Scientists have long studied the possibility of water on Mars, analyzing evidence that suggests liquid water existed on the Red Planet in the past. Recent evidence of gullies formed within the last decade raises the possibility of liquid water on or near the surface. These findings are incredibly significant, because where there’s water there may be life.
While scientists have concluded that Mars, like Earth, was once a watery planet, there is little evidence to support the existence of liquid water today. It is now a frozen, dry planet. Having developed a thin atmosphere, Mars never has rain—water vapour in the air evaporates or becomes unstable. With a reduced ability for greenhouse gases to trap solar heat in a thin atmosphere, Mars is now too cold for abundant liquid water on its surface.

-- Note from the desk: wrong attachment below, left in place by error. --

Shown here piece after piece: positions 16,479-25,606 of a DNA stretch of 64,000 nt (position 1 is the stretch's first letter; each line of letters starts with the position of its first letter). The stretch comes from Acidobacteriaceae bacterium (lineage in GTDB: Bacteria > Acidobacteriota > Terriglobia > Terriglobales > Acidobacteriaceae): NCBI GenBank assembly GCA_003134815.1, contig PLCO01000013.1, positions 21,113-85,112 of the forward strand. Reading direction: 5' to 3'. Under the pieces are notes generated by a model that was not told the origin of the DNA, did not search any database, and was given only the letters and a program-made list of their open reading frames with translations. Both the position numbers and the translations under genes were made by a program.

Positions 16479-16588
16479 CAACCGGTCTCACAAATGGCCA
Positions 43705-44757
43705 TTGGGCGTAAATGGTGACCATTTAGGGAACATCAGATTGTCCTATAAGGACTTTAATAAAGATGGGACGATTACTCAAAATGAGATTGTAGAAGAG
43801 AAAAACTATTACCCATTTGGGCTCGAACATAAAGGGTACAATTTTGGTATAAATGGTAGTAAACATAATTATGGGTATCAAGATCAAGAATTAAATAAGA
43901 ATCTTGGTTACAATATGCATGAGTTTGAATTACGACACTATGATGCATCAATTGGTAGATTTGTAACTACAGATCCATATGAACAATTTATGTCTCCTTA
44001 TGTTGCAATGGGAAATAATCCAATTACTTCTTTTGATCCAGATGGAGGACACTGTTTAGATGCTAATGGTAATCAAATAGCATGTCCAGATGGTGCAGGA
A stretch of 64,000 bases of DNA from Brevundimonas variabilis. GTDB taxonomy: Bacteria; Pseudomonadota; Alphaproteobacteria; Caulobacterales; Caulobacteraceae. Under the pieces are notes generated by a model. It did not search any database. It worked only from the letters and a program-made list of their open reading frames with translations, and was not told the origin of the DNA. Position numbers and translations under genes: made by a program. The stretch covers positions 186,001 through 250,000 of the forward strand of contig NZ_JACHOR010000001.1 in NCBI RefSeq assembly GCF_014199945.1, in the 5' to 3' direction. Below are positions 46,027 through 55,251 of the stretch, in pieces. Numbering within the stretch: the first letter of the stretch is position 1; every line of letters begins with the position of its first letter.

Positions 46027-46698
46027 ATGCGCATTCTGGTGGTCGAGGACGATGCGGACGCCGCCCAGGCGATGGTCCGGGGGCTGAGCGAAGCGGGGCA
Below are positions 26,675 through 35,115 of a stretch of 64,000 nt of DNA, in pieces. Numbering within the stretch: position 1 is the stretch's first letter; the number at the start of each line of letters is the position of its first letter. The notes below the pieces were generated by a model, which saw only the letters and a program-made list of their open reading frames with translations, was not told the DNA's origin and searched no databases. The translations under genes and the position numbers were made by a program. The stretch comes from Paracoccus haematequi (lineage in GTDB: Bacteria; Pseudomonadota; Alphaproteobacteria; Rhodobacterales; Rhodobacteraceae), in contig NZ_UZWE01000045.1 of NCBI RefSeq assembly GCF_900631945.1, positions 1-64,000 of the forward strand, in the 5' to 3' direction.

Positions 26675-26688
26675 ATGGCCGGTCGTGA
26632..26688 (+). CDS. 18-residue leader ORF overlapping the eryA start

Some of the water that used to exist on Mars has seeped into the ground and become subsurface ice. We’ve long known there are layers of carbon-dioxide and of water ice at the planet’s poles. Yet there is also new evidence for a vast frozen sea that lies just beneath the surface, protected from melting by a layer of volcanic ash. Although it never rains on Mars, it is thought that carbon dioxide condenses to form a fine “snow” during the planet’s polar
Mar 30th, 2015
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